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Dairy Council Digest Archives
There are four general categories of claims used on food labels to highlight their nutritional benefits, each with their own regulatory requirements and implications. These include nutrient content claims, health claims, structure/function claims, and dietary guidance statements.

Nutrient Content Claims. Nutrient content claims are the most frequently used nutrition claims on food labels. These claims characterize the level of a nutrient or dietary component in a serving of food, using terms such as free, high, or low, or they compare the level of a nutrient in one food to the level in another similar food, using terms such as less, reduced, or lite. The Nutrition Labeling and Education Act (NLEA) of 1990 permits the use of nutrient content claims made in accordance with FDA regulations. Most nutrient content claims regulations apply only to those nutrients or dietary substances that have an established Daily Value (DV). The manufacturer must ensure that the exact wording of the claim, including specific descriptive words, is consistent with FDA’s regulations, as only authorized nutrient content claims are permitted for use.

The requirements that govern the use of nutrient content claims help ensure that descriptive terms are used consistently for all types of food products and are therefore meaningful to consumers.

For example, “an excellent source of [nutrient]” may be used when a food contains at least 20% of the DV of a nutrient per reference amount. The term “a good source of [nutrient]” may be used when the claimed nutrient is present in the food between 10% and 19% of the DV per reference amount (7). Definitions of nutrient content claims may be found in Appendices A and B of the FDA’s The Food Labeling Guide ( Table 1 presents some examples of nutrient content claims for qualifying fluid milk products.

Because of dairy foods’ unique nutritive package, several different types of nutrition claims – nutrient content claims, health claims, structure/function claims, and dietary guidance statements – can be found on qualifying dairy products.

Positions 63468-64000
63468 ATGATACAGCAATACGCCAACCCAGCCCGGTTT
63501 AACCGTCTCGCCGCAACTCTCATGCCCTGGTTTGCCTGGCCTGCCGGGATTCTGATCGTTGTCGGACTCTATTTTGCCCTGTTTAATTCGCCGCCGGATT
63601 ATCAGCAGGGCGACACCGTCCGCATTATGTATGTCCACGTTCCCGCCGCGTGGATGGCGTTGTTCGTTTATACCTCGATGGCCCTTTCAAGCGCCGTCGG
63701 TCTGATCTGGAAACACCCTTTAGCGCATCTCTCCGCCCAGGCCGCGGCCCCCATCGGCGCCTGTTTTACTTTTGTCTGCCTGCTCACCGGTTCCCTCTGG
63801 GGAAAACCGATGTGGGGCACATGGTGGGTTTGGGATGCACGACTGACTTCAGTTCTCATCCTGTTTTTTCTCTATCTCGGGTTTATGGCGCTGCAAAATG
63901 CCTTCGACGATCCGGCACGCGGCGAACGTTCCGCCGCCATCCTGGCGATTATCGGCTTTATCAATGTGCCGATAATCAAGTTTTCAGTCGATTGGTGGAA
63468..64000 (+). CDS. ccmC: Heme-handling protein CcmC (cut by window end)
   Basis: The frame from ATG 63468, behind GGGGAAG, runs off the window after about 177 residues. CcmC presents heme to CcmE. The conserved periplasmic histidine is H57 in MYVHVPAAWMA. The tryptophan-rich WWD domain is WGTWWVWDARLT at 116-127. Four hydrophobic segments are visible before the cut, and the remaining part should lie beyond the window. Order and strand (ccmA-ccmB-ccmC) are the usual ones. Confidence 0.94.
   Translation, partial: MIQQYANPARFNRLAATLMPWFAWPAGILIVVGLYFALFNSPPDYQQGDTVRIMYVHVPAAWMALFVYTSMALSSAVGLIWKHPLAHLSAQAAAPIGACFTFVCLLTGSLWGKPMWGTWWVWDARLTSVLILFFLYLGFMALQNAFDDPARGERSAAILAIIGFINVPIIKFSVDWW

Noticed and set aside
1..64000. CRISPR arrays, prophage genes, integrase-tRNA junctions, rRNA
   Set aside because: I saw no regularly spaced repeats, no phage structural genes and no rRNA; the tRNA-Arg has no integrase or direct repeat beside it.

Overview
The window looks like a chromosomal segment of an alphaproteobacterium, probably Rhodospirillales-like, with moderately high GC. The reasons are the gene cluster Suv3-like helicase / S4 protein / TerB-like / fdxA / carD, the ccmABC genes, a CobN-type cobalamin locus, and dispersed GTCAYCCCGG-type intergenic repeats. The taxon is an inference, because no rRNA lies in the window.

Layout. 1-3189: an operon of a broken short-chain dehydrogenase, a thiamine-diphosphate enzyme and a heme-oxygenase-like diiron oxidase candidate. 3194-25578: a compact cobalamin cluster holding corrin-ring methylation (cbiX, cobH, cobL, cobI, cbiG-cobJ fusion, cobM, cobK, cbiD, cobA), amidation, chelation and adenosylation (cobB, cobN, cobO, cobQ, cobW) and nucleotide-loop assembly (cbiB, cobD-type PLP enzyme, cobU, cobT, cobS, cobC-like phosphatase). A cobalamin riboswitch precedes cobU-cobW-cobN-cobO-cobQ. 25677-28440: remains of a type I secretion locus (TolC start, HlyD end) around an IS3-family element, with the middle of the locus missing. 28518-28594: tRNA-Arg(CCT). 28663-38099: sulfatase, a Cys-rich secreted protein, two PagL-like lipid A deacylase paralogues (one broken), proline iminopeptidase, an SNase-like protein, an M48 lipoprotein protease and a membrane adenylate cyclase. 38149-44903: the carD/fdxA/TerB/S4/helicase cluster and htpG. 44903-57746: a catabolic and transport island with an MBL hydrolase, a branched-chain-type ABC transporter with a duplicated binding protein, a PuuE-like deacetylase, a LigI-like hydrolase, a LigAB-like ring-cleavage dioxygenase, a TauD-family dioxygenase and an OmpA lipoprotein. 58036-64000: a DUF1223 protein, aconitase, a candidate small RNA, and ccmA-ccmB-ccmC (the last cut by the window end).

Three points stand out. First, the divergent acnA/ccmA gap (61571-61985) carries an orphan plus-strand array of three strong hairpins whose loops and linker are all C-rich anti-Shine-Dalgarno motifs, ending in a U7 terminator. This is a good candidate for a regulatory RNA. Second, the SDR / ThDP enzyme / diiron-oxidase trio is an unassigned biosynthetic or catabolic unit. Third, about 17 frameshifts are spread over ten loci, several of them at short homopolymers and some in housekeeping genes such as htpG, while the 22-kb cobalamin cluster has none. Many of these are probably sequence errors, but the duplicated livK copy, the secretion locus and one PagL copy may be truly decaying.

Health Claims.
A health claim is a statement describing a relationship between a food or food component (substance) and a disease or health-related condition (e.g., calcium and reduced risk of osteoporosis). These claims must represent both the substance and the disease. Health claims are regulated by the FDA and permitted for use on the labels of foods that meet certain scientific and regulatory criteria (e.g., not too much fat, saturated fat, cholesterol, or sodium). These criteria can be found at As shown in Table 2, there are five health claims authorized by the FDA that can be used on the labels of some dairy products, typically those lower in fat, such as low-fat and fat-free milk, yogurt, and other dairy products. For a summary of all health claims that have been approved for use on food labels, refer to Appendix C in the FDA’s The Food Labeling Guide (

 Health claims can be authorized by the FDA in one of the following three ways (
  • Authorized Health Claims. These claims are based on significant scientific agreement (SSA) among qualified experts as set forth in the 1990 NLEA. The FDA authorizes these types of claims based on an extensive evidence-based review of the scientific literature, generally submitted in a health claim petition, using SSA standards to determine that the nutrient/disease relationship is well established. Authorized health claims are sometimes called SSA health claims, or NLEA health claims, or unqualified health claims (i.e., because qualifying statements about the state of the science are not required). The first four health claims in Table 2 are examples of authorized health claims that are appropriate for use on qualifying dairy products.
  • Authoritative Statements. As a result of the 1997 FDA Modernization Act, health claims based on authoritative statements from a scientific body of the U.S. government or the National Academy of Sciences may be allowed. These claims may be used after submission of a health claim notification to FDA. The last claim in Table 2, “diets containing foods that are a good source of potassium and that are low in sodium may reduce the risk of high blood pressure and stroke” is an example of a health claim based on an authoritative statement, which in this case is a report from the National Academy of Sciences (8).
  • Qualified Health Claims. FDA’s 2003 Consumer Health Information for Better Nutrition Initiative provides for qualified health claims based on scientific evidence that is credible, but that does not meet the “significant scientific agreement” standard required by the FDA to support an authorized health claim. The FDA requires qualified health claims to include a disclaimer or other qualifying language to prevent consumers from being misled about the nature of supporting science. After a qualified health claim petition is received, the FDA evaluates the quality and strength of the scientific evidence before approving or denying the claim. Qualified health claim petitions that are submitted to the FDA are available for public review and comment. A summary of qualified health claims can be found at